Andy Smith
MIne-action specialist
 

Mined area Indicators – Angola: Areas without signs

 

 

Sheet 3     Mined areas without signs

The general public should never assume that a mined area will have warnings signs. They may have been stolen, overgrown or never been placed.

A - The picture on the top left shows a fence around an old army base. The fence is of rusted and broken wire mesh. The other side is heavily overgrown because it is defensively mined. Many minefield fences in Angola were originally of several strands of barbed wire attached to posts. The posts may have rotted or been removed, so what wire remains may lie on the ground and be very hard to see. In some cases, mines have been placed outside the fence of a minefield.

Suggested message(s):

  • Look out for fences and do not approach them from either side.
  • Avoid overgrown and unused areas whenever possible.

B - The picture on the top right shows a bridge on a main road. The land around the bridge is used and the trees are cut for firewood. Around the bridge itself, the undergrowth is thick and has not been cut. Most road bridges have paths beside them allowing people access to the water in the river below. In this case, a narrow path weaves upstream for 100 meters before dropping down to the water. People avoid the area around the bridge because it has been mined.

Suggested message(s):

  • Road bridges may have been mined defensively.
  • Use paths when travelling in unknown areas.

C - The picture on the lower left shows a bridge that has been destroyed during the fighting. The people that destroyed it did not want it to be repaired so they placed mines around what is left

Suggested message:

  • When something has been deliberately destroyed, it may have been mined or booby trapped to stop it being repaired.

D - The picture on the lower right shows the edge of a village beside a major road. The contrast between the cleared area and the heavy undergrowth is very obvious. It indicates the presence of a defensive mine belt. Villages alongside the major roads in Angola are frequently protected with minefields.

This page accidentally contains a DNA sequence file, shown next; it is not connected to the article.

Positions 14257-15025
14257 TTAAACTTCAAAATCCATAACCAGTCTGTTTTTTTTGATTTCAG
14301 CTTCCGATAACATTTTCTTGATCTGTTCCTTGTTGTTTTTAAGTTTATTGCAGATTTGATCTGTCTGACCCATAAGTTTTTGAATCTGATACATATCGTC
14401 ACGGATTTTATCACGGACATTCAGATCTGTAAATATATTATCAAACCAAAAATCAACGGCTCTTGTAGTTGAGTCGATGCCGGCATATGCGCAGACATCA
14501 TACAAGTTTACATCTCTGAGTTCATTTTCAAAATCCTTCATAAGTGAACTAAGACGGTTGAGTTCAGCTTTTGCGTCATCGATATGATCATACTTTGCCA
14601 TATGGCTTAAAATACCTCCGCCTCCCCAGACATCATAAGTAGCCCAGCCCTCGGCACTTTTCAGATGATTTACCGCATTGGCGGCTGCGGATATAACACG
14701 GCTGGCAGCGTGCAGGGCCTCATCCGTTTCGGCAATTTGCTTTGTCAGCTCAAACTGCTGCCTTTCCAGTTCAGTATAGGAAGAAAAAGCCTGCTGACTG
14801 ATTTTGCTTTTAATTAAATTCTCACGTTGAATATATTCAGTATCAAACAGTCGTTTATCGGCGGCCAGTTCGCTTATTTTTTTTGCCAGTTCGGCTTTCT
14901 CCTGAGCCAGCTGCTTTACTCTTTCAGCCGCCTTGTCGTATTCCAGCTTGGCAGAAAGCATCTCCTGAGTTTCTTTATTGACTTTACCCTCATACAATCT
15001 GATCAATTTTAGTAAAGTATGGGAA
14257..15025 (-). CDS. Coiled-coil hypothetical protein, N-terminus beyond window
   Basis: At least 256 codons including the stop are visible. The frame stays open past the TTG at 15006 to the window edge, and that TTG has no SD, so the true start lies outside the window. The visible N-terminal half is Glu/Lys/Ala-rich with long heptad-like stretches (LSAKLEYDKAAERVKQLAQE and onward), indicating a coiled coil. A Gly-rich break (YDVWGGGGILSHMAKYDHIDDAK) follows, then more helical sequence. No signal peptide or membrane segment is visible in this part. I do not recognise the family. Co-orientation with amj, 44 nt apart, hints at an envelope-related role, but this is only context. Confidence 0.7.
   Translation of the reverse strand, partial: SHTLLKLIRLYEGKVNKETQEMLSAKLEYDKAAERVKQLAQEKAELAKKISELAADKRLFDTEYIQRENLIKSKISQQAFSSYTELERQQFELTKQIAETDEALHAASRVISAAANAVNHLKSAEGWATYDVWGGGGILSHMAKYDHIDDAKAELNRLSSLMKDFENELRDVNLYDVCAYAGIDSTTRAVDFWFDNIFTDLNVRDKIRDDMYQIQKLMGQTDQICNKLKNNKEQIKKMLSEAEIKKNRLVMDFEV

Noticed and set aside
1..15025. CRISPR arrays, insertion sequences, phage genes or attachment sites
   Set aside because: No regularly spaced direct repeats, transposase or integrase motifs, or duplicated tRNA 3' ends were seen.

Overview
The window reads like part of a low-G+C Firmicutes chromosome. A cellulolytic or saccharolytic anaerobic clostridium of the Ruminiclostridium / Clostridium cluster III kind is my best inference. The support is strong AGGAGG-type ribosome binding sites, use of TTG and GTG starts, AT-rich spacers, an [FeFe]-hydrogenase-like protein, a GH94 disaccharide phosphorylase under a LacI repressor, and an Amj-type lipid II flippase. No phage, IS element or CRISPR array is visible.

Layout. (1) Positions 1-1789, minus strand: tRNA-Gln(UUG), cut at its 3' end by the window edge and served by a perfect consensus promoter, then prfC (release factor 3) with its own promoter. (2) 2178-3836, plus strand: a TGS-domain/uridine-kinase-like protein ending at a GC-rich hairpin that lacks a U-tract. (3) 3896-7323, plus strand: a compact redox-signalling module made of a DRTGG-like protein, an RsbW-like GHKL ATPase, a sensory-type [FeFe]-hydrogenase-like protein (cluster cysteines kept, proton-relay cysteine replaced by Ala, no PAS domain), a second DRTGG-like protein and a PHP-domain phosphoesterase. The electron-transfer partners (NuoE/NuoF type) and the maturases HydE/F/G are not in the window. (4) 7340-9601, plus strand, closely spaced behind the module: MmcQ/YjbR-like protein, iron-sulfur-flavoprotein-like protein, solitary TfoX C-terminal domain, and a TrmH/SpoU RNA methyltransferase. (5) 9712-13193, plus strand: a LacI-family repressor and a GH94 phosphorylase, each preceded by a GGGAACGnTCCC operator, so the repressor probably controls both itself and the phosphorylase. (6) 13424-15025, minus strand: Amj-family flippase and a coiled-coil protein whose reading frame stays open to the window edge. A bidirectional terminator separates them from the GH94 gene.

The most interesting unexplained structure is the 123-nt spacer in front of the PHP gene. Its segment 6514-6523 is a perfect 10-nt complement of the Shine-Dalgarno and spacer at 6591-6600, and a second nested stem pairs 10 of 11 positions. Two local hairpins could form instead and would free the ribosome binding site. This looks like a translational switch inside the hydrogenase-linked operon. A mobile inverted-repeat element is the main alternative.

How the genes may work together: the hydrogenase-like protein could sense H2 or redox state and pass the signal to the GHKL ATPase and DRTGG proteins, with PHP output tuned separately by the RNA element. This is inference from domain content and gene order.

Suggested message:

  • Towns and villages along the major roads in Angola are frequently protected with minefields.

Sheet 4 Vehicles

The general public should never assume that a damaged or abandoned vehicle or piece of military equipment is safe. The vehicles may have been booby-trapped or may contain dangerous ammunition.

A - The picture on the top left shows a military vehicle that was destroyed during fighting. It is positioned overlooking a road. When the defending forces abandoned it, they mined the area around it to make sure that the enemy could not safely use it. They also attached tripwires to an explosive charge in some tins of ammunition inside.

Suggested message(s):

  • Do not be tempted to investigate apparently abandoned military equipment.
  • Souvenir hunting kills people.
  • Never gather ammunition for its scrap value.

B - The picture on the top right shows a tank in the long grass beside a road. The tank broke down and while the crew waited for assistance, they were attacked. Their bodies are still inside the tank which has been wrecked by grenades. There is damaged ammunition inside the tank and the risk of disease from the corpses.

Suggested message(s):

  • Do not be tempted to investigate apparently abandoned military equipment.
  • Souvenir hunting kills people.

C - The picture on the lower left shows a car that has been ambushed and driven off the road. The bullet holes in the windscreen indicate that it was ambushed. The fact that it has not been burnt or blown-up is a clue that it has been booby trapped. A grenade is wedged under the driver seat with a wire from its pin to the door handle. This was done by bandits, not soldiers.

Suggested message(s):

  • Any vehicle that has been abandoned may be dangerous.
  • If a vehicle is abandoned with useful parts left unguarded, be especially cautious.

D - The picture on the lower right shows a truck that detonated a mine with its rear wheel as it passed over a small bridge on a rural road. The blast blew the bridge downward and the truck fell into the hole. The driver survived. The truck was left until the road had been checked for more mines before it was taken away. The mine clearers found mines on the land beside the bridge. These were placed so that people trying to drive around the wreck would also be blown up.

Suggested message(s):

  • Damaged vehicles may be a clue to the presence of mines.
  • If mines are laid on one route, they may also have been laid on any obvious alternative routes.

 

 

Mined area
warning signs

 

Areas without
signs

 

Informal
warning
signs

 

Roads in
rural areas

 

 

Improvised devices
on roads

 

Surveyor's stick
scene

 

Fighter plane
scenario

 

Abandoned
grazing land

 

Tank
Scene

 

 

Washout
Scene

 

Embankment
Scene

 

Destroyed
train

 

Abandoned
building

 

Transporter
Scene

 

Angola bush
Scene

 

Power-line
Scene

 

Burnt-off
area

 

Trench
Scene

 

 

Angola
bush 2

 

OZM
Scene

 

Small
fuzes

 

 

How mines
age

 

Other common
AP mines

 

Other common
ordnance

 

Other common
indicators

 

Ammunition
dump

 

Mine
injuries

 

TEACHING
NOTES
*.doc

 

TEACHING
NOTES
*.pdf